Growing hostas is extremely enjoyable and rewarding so it can be very frustrating when your beloved specimens are eaten or destroyed by garden pests.
Slugs and Snails
For hostas the number one pest is without doubt slugs and snails. Very often people give up growing hostas all together when they get fed up of the slug and snail damage. Fear not! There are many ways to stop your hostas being damaged.
Garlic - Many of our customers have sent great feedback on their use of garlic wash to keep their hostas from being eaten. You can make your own garlic wash by boiling 2 whole garlic bulbs in approx 5L of water. Stew until soft, use the back of a fork to squash the bulbs and remove the husks from the solution, finally sieve into a bottle or container. Now you have your concentrated solution you can dilute into a watering can, it is up to you how strong your solution is but generally two or three table spoons at a minimum into a 10L watering can. Water on and around your hostas. Garlic wash is an excellent chemical free alternative that helps keep your hostas look lovely.
Copper - An excellent and attractive way of protecting your plants is by using copper. Some choose to use copper bands which you can stick around your pots to create a barrier, you can also get very nice copper pots which are impenetrable to slugs and snails. Slugs and snails receive a small electric shock when passing over copper which makes it extremely uncomfortable for them. Copper has been a key element to our flower show displays for the last few years.
Good Housekeeping - There is a lot to be said for general good housekeeping in the garden. Avoid leaving debris where slugs and snails can shelter. In the Autumn and Winter clear the tops of your plants and remove any eggs you may find. Lift your pots up to check for eggs laid underneath. By keeping everything clear and tidy you will drastically reduce the amounts of slugs and snails that will want to inhabit your garden. Find more information on slug prevention on our Dealing with Slug and Snails blog.
Apart from slugs and snails which are the main pests for hostas vine weevil come second. Although certainly not as common to every garden as slugs and snails are vine weevil can cause rather a lot of damage if left untreated. Vine weevil cause two different types of damage at two different stages of their life cycle. The first damage is caused when they are larvae, vine weevil grubs hatch and begin eating the plants roots. One or two larvae are unlikely to do any great damage to an established specimen but an infestation can mean enough of the root is damaged that the plant dies. Once larvae hatch the adults feed off hosta leaves leaving circular cuts on the edges.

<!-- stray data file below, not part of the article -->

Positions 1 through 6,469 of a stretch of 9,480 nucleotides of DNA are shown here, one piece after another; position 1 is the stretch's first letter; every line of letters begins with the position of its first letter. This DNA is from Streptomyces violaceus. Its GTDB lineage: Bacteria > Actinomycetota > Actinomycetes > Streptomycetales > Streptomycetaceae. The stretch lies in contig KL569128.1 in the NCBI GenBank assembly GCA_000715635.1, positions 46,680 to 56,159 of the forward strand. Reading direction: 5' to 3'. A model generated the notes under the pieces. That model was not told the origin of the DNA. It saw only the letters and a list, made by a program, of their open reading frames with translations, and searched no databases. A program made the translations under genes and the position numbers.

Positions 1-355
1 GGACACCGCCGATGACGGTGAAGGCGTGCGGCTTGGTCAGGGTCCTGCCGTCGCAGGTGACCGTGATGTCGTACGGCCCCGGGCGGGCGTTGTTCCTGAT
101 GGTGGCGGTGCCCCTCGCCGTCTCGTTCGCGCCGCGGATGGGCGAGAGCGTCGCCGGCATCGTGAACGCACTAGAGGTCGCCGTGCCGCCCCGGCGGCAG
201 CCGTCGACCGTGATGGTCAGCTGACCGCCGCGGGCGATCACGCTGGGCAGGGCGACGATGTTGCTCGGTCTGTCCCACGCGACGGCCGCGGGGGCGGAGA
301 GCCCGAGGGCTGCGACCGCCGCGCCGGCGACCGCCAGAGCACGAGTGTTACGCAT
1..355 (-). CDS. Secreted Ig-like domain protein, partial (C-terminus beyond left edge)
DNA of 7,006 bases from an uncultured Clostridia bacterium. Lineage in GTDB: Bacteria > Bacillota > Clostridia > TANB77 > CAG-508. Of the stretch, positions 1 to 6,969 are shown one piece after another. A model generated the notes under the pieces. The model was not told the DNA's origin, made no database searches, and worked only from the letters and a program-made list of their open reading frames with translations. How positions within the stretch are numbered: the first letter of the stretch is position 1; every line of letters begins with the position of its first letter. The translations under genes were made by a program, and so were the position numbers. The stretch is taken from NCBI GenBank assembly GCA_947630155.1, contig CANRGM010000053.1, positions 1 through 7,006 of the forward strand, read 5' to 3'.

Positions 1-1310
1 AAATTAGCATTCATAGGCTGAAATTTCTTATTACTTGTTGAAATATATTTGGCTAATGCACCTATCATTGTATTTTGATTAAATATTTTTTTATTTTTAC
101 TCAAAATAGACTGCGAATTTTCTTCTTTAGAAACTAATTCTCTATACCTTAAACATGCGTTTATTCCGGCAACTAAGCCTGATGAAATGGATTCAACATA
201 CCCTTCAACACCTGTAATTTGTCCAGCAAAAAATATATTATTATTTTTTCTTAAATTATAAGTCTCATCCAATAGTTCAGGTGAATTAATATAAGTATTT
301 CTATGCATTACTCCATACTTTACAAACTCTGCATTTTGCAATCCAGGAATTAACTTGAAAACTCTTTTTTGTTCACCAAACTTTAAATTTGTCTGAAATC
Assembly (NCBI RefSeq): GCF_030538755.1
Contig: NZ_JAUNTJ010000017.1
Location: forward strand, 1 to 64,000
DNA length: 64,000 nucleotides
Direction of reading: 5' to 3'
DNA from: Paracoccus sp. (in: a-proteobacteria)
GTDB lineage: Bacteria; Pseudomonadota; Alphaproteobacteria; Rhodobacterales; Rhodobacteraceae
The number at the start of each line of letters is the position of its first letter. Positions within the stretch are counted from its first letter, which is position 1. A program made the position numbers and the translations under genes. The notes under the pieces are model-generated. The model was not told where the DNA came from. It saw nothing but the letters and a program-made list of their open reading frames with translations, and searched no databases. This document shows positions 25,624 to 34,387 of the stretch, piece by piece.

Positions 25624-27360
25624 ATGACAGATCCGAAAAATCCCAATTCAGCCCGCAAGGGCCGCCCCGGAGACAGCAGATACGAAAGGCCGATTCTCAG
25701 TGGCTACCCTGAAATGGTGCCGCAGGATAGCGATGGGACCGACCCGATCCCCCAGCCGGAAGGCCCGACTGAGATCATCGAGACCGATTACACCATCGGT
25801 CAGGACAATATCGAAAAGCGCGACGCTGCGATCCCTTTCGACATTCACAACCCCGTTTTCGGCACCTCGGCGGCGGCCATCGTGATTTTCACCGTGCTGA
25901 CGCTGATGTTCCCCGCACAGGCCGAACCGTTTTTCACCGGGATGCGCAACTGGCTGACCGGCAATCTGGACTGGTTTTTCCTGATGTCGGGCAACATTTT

If vine weevil are detected in your garden the best way of removing them is using nematodes. Nematodes are microscopic worms that will seek out vine weevil larvae and kill them. Make sure you buy nematode products specific for vine weevil. Nematodes are easy to apply, usually using a watering can or sprayer over the affected area. It is best to reapply a week or so after you first apply. Nematodes do not work if soil temperature is under 5°.
Squirrels, rabbits and deer
As lovely as it is to have wildlife in there garden they can sometimes also be a pest when the damage your plants. Squirrels are not too bad, they will dig up your pots and beds and bury their acorns causing the occasional sapling to emerge from peculiar places. If you are having issues with squirrels there are repellents that you can buy but generally if the damage is minimal it isn't necessary.
Rabbits and deer will eat hostas, with a consistency similar to lettuce hostas are a delicacy. At the nursery we are right on the edge of wild forest full of deer and rabbits which is lovely but has meant we have had to build rabbit and deer fencing to protect the hostas. In a garden it is much easier to keep these animals out using barriers, if there are areas you are unable to protect you can use repellents. Garlic wash used for slug prevention has also proven to be effective.